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Prime Minister Justin Trudeau rises during an emergency debate in the House of Commons on the situation in Ottawa, on Feb. 7.Justin Tang/The Canadian Press

Andrew Cohen is a journalist, a professor at Carleton University and author of Two Days in June: John F. Kennedy and the 48 Hours That Made History.

For Justin Trudeau, the occupation of the national capital represents the greatest challenge to the legitimacy of the federal government in a generation. This is the October Crisis, revisited.

For a week and a half, the Freedom Convoy has paralyzed the downtown. Ottawa cannot handle “the insurrection.” On Sunday, the mayor confirmed the city had lost control and declared a state of emergency.

The scene is part carnival, part encampment, part absurdist theatre. Across from Parliament, revellers have erected bouncy castles, which would normally bring a little levity to the most earnest city in Canada. Now the barricades of Bytown evoke the Paris Commune of 1871.

So far, the mayhem has been mostly confined to the Parliamentary Precinct. So far, this is a very Canadian version of an attempted coup – – slow, restrained, amorphous – which has generated a very Canadian response of ambiguity and acquiescence. As befuddled authorities scoff and scold, militants dig in.

It is now a hostage taking. Pay the ransom, the kidnappers demand, or we’ll hold your community captive. While Mr. Trudeau’s minority government manages the pandemic and economic recovery, the activists gleefully use extortion to erode the state, just like their anti-democratic soulmates elsewhere.

It is a thin line from opéra bouffe to coup d’état. Democracy? Majority rule? Elections? Oh, they’re now an advisory exercise. See Turkey, Hungary, Hong Kong, Russia and the United States.

We’ve been here before. In October, 1970, the Front de libération du Québec (FLQ), a cadre of violent separatists that had been sowing chaos since 1963, kidnapped James Cross, the British trade commissioner in Montreal. Then it abducted and murdered Pierre Laporte, a provincial cabinet minister. It issued a manifesto of impossible demands.

Fearing the provincial government might collapse, Prime Minister Pierre Trudeau invoked the War Measures Act, suspended civil liberties and sent troops into Montreal. Pressed to defend his draconian response, he declared: “There’s a lot of bleeding hearts around that just don’t like to see people with helmets and guns. Well, all I can say is, go on and bleed, but it’s more important to keep law and order in this society.”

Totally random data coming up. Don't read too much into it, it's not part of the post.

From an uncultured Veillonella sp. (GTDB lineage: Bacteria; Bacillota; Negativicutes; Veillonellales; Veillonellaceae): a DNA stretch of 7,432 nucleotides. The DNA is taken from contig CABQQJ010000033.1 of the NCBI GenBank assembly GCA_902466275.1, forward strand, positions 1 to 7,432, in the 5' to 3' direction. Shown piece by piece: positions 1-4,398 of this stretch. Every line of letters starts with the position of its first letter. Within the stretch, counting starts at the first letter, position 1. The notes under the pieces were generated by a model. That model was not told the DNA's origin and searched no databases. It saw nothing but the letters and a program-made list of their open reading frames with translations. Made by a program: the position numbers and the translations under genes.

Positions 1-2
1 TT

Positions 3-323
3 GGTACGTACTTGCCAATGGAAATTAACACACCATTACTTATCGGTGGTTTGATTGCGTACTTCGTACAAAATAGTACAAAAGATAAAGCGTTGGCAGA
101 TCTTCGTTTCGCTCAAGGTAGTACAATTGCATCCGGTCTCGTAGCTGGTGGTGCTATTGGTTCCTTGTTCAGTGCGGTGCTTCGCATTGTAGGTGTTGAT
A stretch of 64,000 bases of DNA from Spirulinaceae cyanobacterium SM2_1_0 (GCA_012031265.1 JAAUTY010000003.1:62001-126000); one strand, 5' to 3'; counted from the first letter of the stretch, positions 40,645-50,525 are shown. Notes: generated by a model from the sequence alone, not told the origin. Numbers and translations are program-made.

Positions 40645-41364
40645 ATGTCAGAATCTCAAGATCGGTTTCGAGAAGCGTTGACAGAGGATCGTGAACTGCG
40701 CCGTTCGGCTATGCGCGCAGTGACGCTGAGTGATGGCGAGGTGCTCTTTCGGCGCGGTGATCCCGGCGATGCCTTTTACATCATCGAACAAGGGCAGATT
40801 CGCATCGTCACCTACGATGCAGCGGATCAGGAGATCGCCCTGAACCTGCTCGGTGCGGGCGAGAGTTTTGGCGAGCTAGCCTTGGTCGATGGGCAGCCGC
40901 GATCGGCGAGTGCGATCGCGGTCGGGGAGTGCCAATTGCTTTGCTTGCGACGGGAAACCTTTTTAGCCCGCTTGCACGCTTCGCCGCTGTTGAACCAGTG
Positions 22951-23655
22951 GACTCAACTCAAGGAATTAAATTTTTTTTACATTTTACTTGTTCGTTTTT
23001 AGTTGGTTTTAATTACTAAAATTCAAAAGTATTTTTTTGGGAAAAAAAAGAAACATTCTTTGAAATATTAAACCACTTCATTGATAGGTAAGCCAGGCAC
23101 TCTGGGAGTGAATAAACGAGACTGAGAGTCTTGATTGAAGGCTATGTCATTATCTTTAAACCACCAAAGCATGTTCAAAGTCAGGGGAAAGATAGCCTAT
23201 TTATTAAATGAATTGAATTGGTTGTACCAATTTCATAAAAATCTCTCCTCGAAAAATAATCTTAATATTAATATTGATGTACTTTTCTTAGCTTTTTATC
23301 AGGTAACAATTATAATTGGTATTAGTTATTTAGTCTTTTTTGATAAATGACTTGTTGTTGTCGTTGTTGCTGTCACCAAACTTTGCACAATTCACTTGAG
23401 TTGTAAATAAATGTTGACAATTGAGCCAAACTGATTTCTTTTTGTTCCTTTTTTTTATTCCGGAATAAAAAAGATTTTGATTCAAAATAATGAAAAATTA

Pressed how far he would go, his answer for the ages: “Just watch me.”

In embattled English-speaking Montreal, we cheered. Our hearts didn’t bleed at the sight of soldiers; we welcomed them.

The kidnappers released Mr. Cross and won safe passage to Cuba. But Mr. Trudeau’s use of force majeure – whatever its regrettable excesses – crushed the FLQ. While the Baader-Meinhof Gang in Germany and the Red Brigades in Italy ran amok in the 1970s, Canada was spared.

The Freedom Convoy is not the FLQ. Justin Trudeau is not Pierre Trudeau. But once again, he can learn from his father the imperative of clarity, authority and principle.

At minimum, Mr. Trudeau has to be more visible. Even if he has COVID-19, he looked weak moving to a secret location. If the mob wants to bay at the gates of Rideau Cottage, let it.

Justin need not be Pierre, who defied protesters at the St-Jean-Baptiste Day parade in Montreal in 1968, refusing to leave the reviewing stand under a volley of rocks and bottles while others fled. Nor need he be “the gunslinger” – legs astride, fingers hooked in belt, defying everyone in his way.

But Mr. Trudeau must show leadership amid civil authorities as feckless as Quebec premier Robert Bourassa was in 1970. He must be bold. An eminent friend tells me he must stop channelling Mackenzie King – “doing nothing by halves which can be done by quarters,” as poet, jurist and advocate Frank Scott elegantly put it. Justin will never be his father, the strong man who slayed the sovereigntists and drove landmark constitutional change in the single greatest act of nation-building in our history. But it’s no time for caution.

He must tell Canadians what matters here and reclaim the narrative. This is no longer about vaccine mandates, the faux right of dissent and woolly-minded expressions of flag-draped freedom. It’s about democracy, the integrity of the state, the preservation of order, and freedom from this noisy caravan of anarchy, prejudice and harassment.

While the Conservatives demand he extend “an olive branch,” Mr. Trudeau is right to decline. Concessions only embolden anti-democrats.

If facing them down means mobilizing the military, as aid to the civil power, he should do it, much as he is reluctant to be the second Trudeau to call in the army. If it means using lesser force – after working back channels, exhausting the RCMP and offering protesters a face-saving retreat as his father extended to the FLQ in 1970 – he should do it.

Democracy is under siege today, not the city of Ottawa. In that struggle, Justin Trudeau can give no quarter.

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